My Dog ONLY Responds When There's Food

If your dog only responds to commands when food is present, you may need to call in a reliable positive reinforcement-based trainer. These trainers can guide you on best practices to train your dog and develop his skills without being overly dependent on food.

Myth #2

"Positive reinforcement training is too permissive."

No Correction Needed to Finish Training

While some people believe that dogs need to be corrected when they misbehave, many positive reinforcement-based trainers maintain that it’s more productive to ignore undesirable behavior and reinforce desirable behavior.

But what about when a dog’s behavior puts someone at risk, say when they knock down an elderly person? Should we really just ignore the dog’s behavior? It’s a legitimate concern, but it’s also a gross over-simplification of positive reinforcement training.

boy training dog using negative punishment when paws leave floor

Positive Reinforcement Dog Training is NOT a Permissive Approach! On the Contrary, it Involves Setting Boundaries by:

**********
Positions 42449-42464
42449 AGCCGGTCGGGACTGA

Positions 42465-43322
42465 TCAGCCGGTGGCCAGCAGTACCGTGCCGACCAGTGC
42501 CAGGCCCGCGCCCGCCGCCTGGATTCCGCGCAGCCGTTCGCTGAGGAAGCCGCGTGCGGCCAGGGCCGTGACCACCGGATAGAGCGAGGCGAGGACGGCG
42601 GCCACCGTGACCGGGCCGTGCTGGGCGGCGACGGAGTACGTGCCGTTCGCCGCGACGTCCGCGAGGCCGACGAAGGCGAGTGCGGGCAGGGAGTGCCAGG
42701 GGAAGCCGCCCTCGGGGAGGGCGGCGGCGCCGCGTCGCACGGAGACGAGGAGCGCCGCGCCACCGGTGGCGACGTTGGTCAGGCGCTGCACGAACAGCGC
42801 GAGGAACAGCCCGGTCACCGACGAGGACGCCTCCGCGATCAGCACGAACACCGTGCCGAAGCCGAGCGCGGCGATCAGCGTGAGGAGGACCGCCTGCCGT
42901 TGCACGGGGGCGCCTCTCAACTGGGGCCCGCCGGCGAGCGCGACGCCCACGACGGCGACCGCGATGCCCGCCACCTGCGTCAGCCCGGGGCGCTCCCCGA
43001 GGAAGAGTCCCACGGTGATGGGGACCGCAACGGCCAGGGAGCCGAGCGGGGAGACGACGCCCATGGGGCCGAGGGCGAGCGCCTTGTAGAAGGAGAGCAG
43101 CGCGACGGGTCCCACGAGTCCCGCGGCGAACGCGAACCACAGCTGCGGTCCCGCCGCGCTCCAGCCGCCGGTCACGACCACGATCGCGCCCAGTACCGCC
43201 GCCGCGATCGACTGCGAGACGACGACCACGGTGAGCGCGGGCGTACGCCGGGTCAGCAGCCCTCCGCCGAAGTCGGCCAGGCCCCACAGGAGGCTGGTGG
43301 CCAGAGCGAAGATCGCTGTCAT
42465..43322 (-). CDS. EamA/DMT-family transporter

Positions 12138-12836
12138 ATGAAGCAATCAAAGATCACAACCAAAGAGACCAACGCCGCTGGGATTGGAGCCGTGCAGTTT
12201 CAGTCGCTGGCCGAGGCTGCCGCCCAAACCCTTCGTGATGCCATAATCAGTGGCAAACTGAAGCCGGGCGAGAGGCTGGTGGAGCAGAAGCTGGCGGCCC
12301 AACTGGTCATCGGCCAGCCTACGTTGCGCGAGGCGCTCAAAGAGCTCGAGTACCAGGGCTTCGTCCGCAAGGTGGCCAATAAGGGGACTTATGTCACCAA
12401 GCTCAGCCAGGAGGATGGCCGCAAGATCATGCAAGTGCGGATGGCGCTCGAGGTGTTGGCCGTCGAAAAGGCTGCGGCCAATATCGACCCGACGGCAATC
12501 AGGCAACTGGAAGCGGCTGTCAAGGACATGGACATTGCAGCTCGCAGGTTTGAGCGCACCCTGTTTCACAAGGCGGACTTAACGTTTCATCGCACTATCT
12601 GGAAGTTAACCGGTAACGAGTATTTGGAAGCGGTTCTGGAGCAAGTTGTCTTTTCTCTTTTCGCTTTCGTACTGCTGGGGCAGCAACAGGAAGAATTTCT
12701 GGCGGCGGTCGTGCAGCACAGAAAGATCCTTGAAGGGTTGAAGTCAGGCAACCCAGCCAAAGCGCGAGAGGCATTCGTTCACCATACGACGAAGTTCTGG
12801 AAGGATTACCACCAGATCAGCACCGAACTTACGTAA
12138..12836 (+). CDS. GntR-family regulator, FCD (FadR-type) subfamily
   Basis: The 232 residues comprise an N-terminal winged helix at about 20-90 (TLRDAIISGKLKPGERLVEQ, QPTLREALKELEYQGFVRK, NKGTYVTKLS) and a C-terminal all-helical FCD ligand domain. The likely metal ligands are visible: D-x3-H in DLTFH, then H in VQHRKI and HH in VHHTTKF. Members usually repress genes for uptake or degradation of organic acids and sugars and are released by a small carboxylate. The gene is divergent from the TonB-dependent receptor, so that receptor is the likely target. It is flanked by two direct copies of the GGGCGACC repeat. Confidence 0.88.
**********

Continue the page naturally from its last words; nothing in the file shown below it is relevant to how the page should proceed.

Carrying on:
Preventing Undesired Behaviors

When the dog jumps up, no attention or treats are given.

Teaching an Alternative, Desired Behavior

Dog receives attention and treats when all four paws are on the floor.

Building the Desired Behavior by Making it More Rewarding than the Undesired Behavior

If we want the dog to keep "Four on the floor", give lavish praise and treats when his paws are all on the floor. Eventually, the dog will understand that one behavior benefits him more than jumping on guests.

Using Negative Punishment to Take Away What the Dog Wants

And yes, punishment is also used, but not in the form of physical force, rather by using negative punishment where something the dog values is taken away temporarily to deter inappropriate behavior. For example, we can take away our attention when the dog misbehaves or place the dog on a leash to keep it away from visiting grandmas.

So in the example of knocking over an elderly person, we would teach the dog that it only gets attention if it has all four paws on the floor. The minute it jumps up, attention gets removed. And when grandma comes over, we keep the dog on a leash until we are confident it won’t jump on her. This gives us the control needed to make sure the appropriate behavior is reinforced, while ensuring that the dog is unable to get close enough to grandma to knock her over.